“Are you kidding!” It was the reaction of David Sears, a Norfolk spearhead, when his late father, ex-passenger car hero Jack Sears, told him that family friend Colin Chapman, boss of the Hethel’s Lotus team, had been on the phone to invite Sears Jr. to an upcoming Formula 1 test in December at Paul Ricard.
It was early November 1979. Sears had won two of the UK’s four major Formula Ford 1600 titles that season – the RAC British and the P&O – and then starred in the Festival at Brands Hatch. After the win in his round and his quarter-final, he turned his Royale around in the semi-final when water entered his visor and was only able to return to seventh place. From 14th on the grid, he grabbed fourth place in the Final – “I was the only one to pass” – and easily set the fastest lap.
“Colin was impressed with this and he talked to my dad,” Sears says. “He used to come to the farm to take pictures and have dinner, and draw all these amazing things on a napkin – a microlite that would do 100 mph and 100 mpg, a chassis for F1 cars and god knows what. When my dad told me he offered me the test, I thought he was joking but he said, ‘No, it’s definitely on.’ “
After such a successful year, the then-Sears partner persuaded him that he would have time for a relaxing vacation before the test.
“My oldest mother said to me: ‘You did very well, you had a good year, we are going on vacation,’ so we went to Kenya,” he recalls. It was in November, and we would be back before the test.
It was the intention, only for Lotus to bring the test forward to November: “Blow me away, the weather forecast turned out bad for December. At that time, there were no cell phones, no way to find anyone. Colin said, ‘Where’s David?’ to my father, and my father had no idea.
“Of course I’m running on a sandy beach in Mombasa thinking I’m going to drive an F1 car, and by the time we got home the tests had already taken place… It shows you need to be available at any time, on standby, but that just wasn’t possible back then.
David Sears, photographed in 2005
Photo by: Motorsport Images
A trial contract with Lotus was offered. Nigel Mansell, who had already made an exit in 79, was one of the contenders; Stephen South the other: “I had said to Colin, ‘It is surely too early for me to get out of Formula Ford’, and he said yes, but he wanted to see how people at each level behave, and that’s why he asked me from Formula Ford, Nigel from F3 and Stephen from F2. “I’m not going to give you race training, but I can give you a test contract.” Nigel was more experienced. than me, and he had studied engineering, and Colin recognized him as having a good engineering brain.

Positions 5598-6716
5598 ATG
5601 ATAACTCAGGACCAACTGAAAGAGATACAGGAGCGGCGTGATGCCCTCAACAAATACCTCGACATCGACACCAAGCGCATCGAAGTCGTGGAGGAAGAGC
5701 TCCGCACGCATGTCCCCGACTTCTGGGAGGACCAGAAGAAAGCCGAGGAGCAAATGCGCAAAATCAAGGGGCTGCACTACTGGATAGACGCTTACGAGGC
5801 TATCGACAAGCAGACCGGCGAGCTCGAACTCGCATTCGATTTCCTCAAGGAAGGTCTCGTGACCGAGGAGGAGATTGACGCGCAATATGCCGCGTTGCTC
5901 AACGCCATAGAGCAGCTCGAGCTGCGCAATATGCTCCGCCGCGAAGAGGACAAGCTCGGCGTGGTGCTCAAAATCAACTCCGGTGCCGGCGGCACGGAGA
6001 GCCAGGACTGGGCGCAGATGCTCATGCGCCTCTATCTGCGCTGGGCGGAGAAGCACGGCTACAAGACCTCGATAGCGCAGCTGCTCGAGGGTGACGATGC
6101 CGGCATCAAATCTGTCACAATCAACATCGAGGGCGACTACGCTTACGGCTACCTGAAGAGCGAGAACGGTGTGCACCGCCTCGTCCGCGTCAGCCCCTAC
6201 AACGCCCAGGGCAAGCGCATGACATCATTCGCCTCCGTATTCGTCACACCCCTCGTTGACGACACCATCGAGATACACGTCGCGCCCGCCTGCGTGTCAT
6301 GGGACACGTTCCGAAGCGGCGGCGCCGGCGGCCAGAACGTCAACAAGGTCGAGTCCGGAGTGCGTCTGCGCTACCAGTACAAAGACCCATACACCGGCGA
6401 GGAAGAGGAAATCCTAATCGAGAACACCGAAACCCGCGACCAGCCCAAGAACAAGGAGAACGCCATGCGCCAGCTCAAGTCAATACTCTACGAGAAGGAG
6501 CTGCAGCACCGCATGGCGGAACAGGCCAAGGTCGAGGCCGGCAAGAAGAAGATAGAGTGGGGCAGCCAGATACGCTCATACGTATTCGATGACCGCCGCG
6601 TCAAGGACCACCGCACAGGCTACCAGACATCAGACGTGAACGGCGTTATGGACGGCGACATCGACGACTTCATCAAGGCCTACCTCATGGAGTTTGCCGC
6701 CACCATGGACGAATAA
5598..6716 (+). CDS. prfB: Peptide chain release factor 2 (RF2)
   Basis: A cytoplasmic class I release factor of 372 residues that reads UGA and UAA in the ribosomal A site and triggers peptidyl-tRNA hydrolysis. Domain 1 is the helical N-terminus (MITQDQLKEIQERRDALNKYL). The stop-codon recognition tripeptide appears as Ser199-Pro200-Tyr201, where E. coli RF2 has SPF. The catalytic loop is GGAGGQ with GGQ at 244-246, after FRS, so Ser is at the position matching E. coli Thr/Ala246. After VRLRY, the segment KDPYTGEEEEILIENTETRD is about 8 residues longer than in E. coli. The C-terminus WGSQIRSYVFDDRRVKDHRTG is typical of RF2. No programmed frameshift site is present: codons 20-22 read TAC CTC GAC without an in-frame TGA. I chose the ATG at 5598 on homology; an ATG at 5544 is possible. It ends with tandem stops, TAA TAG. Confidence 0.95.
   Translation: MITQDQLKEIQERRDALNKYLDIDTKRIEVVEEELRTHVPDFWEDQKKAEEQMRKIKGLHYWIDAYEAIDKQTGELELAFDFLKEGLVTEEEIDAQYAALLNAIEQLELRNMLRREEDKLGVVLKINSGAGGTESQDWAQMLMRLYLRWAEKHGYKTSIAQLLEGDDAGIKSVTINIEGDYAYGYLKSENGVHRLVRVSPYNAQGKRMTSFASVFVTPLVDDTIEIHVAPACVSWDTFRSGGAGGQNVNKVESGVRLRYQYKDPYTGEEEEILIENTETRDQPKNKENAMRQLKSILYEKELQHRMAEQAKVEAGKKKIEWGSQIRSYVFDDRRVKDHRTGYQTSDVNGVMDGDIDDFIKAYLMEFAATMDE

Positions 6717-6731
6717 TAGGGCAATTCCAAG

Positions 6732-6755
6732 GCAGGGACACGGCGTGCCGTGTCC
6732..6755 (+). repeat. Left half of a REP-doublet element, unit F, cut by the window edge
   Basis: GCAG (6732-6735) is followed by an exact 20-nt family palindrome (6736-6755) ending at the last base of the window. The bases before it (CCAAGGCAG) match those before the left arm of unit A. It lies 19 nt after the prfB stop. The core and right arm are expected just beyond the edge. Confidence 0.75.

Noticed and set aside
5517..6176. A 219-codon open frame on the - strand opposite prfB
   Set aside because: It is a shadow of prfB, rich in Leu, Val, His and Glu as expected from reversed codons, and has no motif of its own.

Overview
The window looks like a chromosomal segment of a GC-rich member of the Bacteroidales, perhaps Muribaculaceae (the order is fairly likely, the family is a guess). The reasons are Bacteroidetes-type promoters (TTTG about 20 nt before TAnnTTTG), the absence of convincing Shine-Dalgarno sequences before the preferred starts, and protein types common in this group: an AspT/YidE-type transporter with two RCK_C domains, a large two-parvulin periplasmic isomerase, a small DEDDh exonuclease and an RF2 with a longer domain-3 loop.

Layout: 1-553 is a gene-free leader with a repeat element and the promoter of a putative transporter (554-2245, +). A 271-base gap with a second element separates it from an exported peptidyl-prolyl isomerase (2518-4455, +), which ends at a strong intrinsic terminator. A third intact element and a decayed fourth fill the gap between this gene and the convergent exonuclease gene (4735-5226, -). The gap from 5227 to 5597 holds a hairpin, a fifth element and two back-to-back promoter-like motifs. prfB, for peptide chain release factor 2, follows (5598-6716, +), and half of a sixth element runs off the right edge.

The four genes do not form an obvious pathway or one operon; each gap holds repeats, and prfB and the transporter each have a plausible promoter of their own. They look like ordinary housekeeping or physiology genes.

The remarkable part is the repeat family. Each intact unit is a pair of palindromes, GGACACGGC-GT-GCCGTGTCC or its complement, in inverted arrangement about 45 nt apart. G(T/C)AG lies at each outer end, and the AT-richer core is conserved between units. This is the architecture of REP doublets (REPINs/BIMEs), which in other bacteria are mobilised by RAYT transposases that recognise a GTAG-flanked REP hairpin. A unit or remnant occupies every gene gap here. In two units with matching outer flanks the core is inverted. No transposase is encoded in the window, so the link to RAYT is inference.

Along with his successful professional career as a driver, Sears created his team David Sears Motorsport, which enjoyed enormous success in the Opel / Vauxhall Lotus class before transforming into Super Nova. It became the flagship team of Formula 3000 and enjoyed success in GP2 before falling victim to the collapse of the A1GP. Sears has also been involved in the management of some of its DSM / Super Nova loads.
“This [the missed Lotus test] was closest to F1 as a driver, ”he says. “Most people would agree that leading Juan Pablo Montoya and Jan Magnussen in F1 is easy, but I got Taki Inoue there and I think I deserve a hell of a gold for it. only person who could have done it!
There was also a fun postscript from Mansell to the shenanigans of late 1979. The Moustachu Brummie went to the March Factory Team for the 1980 British Formula 3 Championship season, and Sears had a luck there too to graduate from FF1600. But his backer, Glover Oil, believed it would be counterproductive for an F3 rookie to line up alongside the already established Mansell.
The fourth round supported the Formula 2 round on Easter Monday at Thruxton. Sears had qualified 10th, but passed Mansell on the last lap for a nice fourth.
“I could go flat on the right side before Church in the Argo, and Nigel couldn’t in the March,” Sears laughs. “On the last lap I went around him and it was close to entering the church, and after that he came up to me with a key and slapped me on the helmet and said, ‘Don’t do that again. “I said to Nigel, ‘If you lift, of course I’ll do it again.’ “
The 1998 F3000 champion Montoya is the best known in the Sears management team
Photo by: Motorsport Images